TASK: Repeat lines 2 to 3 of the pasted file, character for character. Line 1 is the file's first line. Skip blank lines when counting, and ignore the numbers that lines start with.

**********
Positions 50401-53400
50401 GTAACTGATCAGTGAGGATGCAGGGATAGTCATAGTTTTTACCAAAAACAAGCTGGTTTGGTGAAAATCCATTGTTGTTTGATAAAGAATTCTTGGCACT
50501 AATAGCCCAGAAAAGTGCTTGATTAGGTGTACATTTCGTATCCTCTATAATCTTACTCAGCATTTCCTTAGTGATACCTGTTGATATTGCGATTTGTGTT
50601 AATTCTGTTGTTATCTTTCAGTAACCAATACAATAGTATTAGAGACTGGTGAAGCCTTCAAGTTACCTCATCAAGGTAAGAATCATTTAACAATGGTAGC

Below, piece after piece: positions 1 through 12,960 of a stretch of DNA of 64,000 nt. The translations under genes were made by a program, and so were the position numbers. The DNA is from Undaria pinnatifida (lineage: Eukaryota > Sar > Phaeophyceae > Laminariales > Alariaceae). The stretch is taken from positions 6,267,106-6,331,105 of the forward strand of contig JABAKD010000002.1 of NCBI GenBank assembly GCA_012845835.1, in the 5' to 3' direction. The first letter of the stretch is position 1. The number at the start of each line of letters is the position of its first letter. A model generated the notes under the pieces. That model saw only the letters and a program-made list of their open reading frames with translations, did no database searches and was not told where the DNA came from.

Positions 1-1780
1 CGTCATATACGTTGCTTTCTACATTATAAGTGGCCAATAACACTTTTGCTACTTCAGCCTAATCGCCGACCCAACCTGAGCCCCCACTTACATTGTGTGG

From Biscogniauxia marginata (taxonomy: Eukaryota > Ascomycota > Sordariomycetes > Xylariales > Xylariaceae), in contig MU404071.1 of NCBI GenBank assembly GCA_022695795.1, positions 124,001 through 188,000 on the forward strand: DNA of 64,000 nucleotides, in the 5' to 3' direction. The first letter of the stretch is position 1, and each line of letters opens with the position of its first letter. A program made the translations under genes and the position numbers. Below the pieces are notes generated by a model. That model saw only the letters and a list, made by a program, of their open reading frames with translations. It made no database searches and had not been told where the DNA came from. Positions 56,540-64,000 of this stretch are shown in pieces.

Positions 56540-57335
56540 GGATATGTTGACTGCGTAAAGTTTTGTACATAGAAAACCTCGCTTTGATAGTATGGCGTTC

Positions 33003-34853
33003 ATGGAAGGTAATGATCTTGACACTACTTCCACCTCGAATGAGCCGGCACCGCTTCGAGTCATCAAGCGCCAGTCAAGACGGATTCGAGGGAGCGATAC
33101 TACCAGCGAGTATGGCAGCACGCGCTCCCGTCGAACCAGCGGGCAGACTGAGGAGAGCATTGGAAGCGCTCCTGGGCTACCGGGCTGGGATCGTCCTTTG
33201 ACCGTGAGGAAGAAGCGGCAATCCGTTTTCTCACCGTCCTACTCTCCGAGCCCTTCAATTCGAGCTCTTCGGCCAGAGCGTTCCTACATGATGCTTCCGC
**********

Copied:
50401 GTAACTGATCAGTGAGGATGCAGGGATAGTCATAGTTTTTACCAAAAACAAGCTGGTTTGGTGAAAATCCATTGTTGTTTGATAAAGAATTCTTGGCACT
50501 AATAGCCCAGAAAAGTGCTTGATTAGGTGTACATTTCGTATCCTCTATAATCTTACTCAGCATTTCCTTAGTGATACCTGTTGATATTGCGATTTGTGTT